June 1876. At Manchester the lightning struck four houses– one on High Street, owned by John G. Moore; one on Concord street, corner of Hall, owned by William Carr; one in Hallsville [south east Manchester] owned by Charles E. Hodgdon; and another in Amoskeag village, owned by Archie Campbell, who also lost a valuable horse killed in the stall. The thumb of Mr. Huntington, station agent at Newmarket, was taken off by a discharge of electricity, while at his telegraph key Tuesday evening. Miss Haseltine, the operator at Exeter depot, received a heavy shock, producing deafness in one ear.  The report was like a rifle shot, and paper and plastering were scattered about.

We’d like to think that the incidences of lightning are rare these days, however that simply is not true.  In 2010 there were 29 fatalities in 19 states (Alabama and Georgia with three each, New Hampshire had none). In many years deaths from lightning strike has outpaced that from tornadoes and other disasters.

Traditionally Florida has more than twice the number of lightning deaths of any other state. The rest of the top ten states, in order, are Michigan, Pennsylvania, North Carolina, New York, Ohio, Texas, Tennessee, Georgia, and Colorado.Fewest casualties are in Alaska (none), Hawaii, the District of Columbia, northwest states, Puerto Rico, and small eastern states. Today New Hampshire ranks 16th in the nation for casualties from lightning strikes.  July is reputedly the deadliest month.

Additional Reading

The Body Electric, story of Gail Rondeau & family, struck by lightning.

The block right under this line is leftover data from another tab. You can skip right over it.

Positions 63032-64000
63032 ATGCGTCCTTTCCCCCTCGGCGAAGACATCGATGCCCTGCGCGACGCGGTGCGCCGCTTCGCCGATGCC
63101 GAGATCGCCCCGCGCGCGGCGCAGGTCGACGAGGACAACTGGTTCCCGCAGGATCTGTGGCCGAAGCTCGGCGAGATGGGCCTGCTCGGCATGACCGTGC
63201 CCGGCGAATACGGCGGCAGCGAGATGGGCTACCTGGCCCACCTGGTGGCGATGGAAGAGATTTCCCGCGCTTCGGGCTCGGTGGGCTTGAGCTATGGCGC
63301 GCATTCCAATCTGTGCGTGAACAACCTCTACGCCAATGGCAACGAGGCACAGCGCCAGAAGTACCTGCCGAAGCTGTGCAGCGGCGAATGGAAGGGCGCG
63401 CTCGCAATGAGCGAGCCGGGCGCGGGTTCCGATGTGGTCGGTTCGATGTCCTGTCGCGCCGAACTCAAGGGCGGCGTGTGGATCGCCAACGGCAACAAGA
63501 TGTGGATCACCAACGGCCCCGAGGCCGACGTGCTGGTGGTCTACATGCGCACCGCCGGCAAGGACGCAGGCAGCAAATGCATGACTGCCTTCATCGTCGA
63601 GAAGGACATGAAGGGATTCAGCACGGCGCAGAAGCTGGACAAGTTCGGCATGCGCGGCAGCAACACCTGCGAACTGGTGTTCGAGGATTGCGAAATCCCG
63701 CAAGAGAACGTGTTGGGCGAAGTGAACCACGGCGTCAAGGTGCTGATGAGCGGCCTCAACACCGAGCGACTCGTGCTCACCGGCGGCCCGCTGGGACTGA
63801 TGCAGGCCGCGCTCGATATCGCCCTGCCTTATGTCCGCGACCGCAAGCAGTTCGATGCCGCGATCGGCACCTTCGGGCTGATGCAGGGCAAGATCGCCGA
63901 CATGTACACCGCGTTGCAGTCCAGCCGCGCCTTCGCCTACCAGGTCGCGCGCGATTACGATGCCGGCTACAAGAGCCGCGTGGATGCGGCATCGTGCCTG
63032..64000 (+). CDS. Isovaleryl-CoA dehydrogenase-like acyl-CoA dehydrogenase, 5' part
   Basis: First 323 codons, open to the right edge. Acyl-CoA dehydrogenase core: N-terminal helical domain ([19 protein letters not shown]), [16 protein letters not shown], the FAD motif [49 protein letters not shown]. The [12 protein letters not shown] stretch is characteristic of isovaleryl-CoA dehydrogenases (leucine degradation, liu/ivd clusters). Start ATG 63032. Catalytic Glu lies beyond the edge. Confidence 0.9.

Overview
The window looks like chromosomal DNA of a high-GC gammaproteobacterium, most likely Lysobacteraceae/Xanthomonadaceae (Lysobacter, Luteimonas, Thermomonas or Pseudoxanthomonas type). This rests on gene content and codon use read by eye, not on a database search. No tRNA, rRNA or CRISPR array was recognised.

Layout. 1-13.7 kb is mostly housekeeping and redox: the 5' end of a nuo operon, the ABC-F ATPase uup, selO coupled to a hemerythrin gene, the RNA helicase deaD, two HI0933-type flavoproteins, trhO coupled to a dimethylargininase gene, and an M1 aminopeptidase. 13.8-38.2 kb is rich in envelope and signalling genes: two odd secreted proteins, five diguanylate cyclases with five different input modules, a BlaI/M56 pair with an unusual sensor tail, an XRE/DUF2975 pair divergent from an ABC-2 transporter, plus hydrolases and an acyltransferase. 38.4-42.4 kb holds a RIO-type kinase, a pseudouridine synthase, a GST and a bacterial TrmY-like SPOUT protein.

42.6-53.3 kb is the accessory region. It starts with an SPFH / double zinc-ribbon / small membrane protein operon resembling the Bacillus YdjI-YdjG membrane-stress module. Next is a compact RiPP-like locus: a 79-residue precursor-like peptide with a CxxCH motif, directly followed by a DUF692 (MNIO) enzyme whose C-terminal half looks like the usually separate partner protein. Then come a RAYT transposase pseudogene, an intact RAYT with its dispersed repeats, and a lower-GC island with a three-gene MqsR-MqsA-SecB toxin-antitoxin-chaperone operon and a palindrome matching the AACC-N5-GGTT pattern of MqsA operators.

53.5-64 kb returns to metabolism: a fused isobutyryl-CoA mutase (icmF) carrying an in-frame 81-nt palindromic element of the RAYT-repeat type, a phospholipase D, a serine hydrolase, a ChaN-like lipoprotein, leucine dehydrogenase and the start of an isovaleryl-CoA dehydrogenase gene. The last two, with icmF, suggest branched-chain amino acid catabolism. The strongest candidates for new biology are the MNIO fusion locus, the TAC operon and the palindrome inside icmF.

NOAA: Lightning–The Underrated Killer.

NOAA: Lightning Safety Myths and Truths.

SEE “New Hampshire: Peculiar Freaks of Nature”

North Barnstead New Hampshire’s Harriet P. Dame: the "Florence Nightingale" of The Civil War (1815-1900)

Harriet Patience Dame, painting hanging in the NH State House. Photograph taken in 2004 by Janice W. Brown.

Harriet Patience Dame, painting hanging in the NH State House. Photograph taken in 2004 by Janice W. Brown.

Harriet Patience Dame, daughter of James Chadbourne and Phebe (Ayers) Dame, was born at North Barnstead, New Hampshire on 5 January 1815, and died 24 April 1900. She became an army nurse, and joined the Second Regiment N.H. Volunteers, as hospital matron in June 1861.

She was mustered out in December 1865–after four years and eight months of service. She “endured all the privations of the troops, marched and camped with them, being oftentimes the only woman among a thousand men. She has nursed her ‘boys’ through small-pox, she has worked all night on the field caring for the wounded, and she has buried the dead.” Continue reading